Friday, May 20, 2005

For Whom was It Written

This is a very difficult issue. But without art of writing, we could have neither the Torah, the Bible, the Koran, nor any sutras today.

A Japanese lady writer was invited to New York. Actually about 50 foreign writers were invited to a literature festival held in New York. Among them there were three Japanese writers. All of them happened to be ladies. Many American literature students, professors, writers, and business people concerned were involved on the host side.

I don’t know any other opinions on operation of the festival except the one of this particular lady writer who commented in a newspaper on her experience of joining the festival, but her cool judgment on the event reveals something enough.

Except an economy-class air ticket, she admitted that she was provided with very luxurious things and services. Even a party hall was gorgeous. But she found that Americans seldom read foreign works of literature, even if they were translated into American English. She met people who do not know anything about or are not interested in her Japanese expressions inside her novels.

A cynical opinion might be like this: “Money seems to be only scales for measuring value in this field, too. Every serious writer writes their novels for money. In addition, American readers are not interested in foreign stories that in most cases lack an abundant sense of American entertainment. They are regarded as something poor guys abroad are writing and telling that has done little to, or has no use for, being rich in or enjoying rich of America. So, American readers don’t buy foreign novels; and thus American publishers don’t issue foreign novels whether translated or not.”

She didn’t write this way. She simply wrote that Americans don’t read translated foreign literature, though many American novels were translated and sold in other countries. She felt emptiness when she talked to Americans about her work, while her listeners didn’t seem to read her novels in Japanese or any other languages.

If publishers think that writers who must love money above anything would be satisfied with and thankful for being provided with very luxurious things and services, it is tantamount to insult. Insult to whom? Of course, insult to the God who gives art of literature to human beings. When an artist offers something that transcends their ability by virtue of divine will, his/her work has real value.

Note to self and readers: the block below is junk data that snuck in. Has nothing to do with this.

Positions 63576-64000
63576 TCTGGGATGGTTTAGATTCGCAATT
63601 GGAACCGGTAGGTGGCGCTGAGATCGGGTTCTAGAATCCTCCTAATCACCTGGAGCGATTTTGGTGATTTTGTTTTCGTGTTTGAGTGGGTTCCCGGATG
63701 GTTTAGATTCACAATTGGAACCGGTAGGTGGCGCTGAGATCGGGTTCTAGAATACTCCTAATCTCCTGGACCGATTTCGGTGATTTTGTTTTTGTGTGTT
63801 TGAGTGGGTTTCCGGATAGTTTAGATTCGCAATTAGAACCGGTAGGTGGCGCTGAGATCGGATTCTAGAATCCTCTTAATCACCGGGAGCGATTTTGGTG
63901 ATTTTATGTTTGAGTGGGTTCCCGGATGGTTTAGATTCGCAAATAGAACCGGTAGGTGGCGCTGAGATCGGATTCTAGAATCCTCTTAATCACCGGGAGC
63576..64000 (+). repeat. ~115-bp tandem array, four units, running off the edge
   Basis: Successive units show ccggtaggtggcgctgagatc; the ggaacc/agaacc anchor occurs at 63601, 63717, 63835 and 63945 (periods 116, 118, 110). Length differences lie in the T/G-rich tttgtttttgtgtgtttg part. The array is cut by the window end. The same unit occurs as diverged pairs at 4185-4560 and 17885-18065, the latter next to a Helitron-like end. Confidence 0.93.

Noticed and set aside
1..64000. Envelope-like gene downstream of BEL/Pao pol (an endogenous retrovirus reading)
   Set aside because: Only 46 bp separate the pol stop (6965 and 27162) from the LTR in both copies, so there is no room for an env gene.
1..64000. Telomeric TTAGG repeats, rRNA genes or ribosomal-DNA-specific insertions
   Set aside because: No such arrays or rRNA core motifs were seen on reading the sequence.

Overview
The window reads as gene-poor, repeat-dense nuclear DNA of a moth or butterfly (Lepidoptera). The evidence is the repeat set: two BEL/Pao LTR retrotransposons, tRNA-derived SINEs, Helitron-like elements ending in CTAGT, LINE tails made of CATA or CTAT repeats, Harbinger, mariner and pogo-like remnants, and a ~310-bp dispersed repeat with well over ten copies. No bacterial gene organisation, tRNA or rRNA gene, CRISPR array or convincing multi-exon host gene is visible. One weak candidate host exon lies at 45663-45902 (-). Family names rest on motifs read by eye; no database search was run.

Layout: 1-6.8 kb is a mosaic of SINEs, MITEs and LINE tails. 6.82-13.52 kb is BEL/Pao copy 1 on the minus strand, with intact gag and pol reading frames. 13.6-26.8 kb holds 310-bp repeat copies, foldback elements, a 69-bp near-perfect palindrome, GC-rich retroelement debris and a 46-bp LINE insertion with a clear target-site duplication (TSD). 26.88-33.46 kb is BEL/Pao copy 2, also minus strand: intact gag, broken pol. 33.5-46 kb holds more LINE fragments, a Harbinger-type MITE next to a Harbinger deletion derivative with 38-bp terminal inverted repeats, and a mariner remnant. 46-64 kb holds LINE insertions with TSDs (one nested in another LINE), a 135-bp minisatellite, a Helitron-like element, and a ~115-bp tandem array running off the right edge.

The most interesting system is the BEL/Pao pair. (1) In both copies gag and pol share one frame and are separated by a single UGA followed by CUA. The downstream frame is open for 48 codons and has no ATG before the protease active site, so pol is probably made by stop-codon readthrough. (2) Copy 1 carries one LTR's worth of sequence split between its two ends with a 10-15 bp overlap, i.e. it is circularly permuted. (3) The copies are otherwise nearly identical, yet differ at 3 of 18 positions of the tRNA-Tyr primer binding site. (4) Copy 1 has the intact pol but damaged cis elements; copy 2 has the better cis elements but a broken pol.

Moreover, the world first female writers for real are Japanese. Murasaki-Shikibu and Sei-Syonagon created ever-popular works of literature around 1000 A.D. (It is almost when Cnut related to Denmark and Norway became King of England, but neither the Windsor nor the Hanover.) They both were celebrated court ladies and very talented poetesses of old imperial Japan. Even today, their works are being taught and studied in schools and institutions in Japan.

On the other hand, though the lady writer having flown from Japan to New York City for the Pen World Voices Festival of International Literature felt so much emptiness in the middle of the event and also in a limo, she still might have to master English and make an effort to sell her works to American readers, if she believes her works have universal value.

She doesn’t have to win a Nobel Prize to be respected somewhere, and she should know that where her treasure exists her mind and soul longs to stay. And especially where honorable tradition lives.

(Source of Information: The Yomiuri Shimbun newspaper)

Thursday, May 19, 2005

A Rising Star of India

I am interested in the article. However it may need an intuitive or religious mind to appreciate its value, for it is related to a country full of spirits.

Some cynical persons might simply say that this boy wants to be a politician or something someday. But, judgment of the God might be very different.

A young Indian software engineer working in Infosys with 3000 employees in Bangalore, India, proudly said, “I will soon make a business trip to the US. Here you can enjoy success if you have ability and skills. I don’t even know what caste I belong to.”

Most of Indians are not a Muslim. But Hindus. Buddhism was born from Hinduism, separated, but eventually absorbed again in India. However, China, Korea, and Japan were once all eager to learn Buddhism, and developed their intellect by mastering the religion. Indians might be well aware of that, and thus very proud.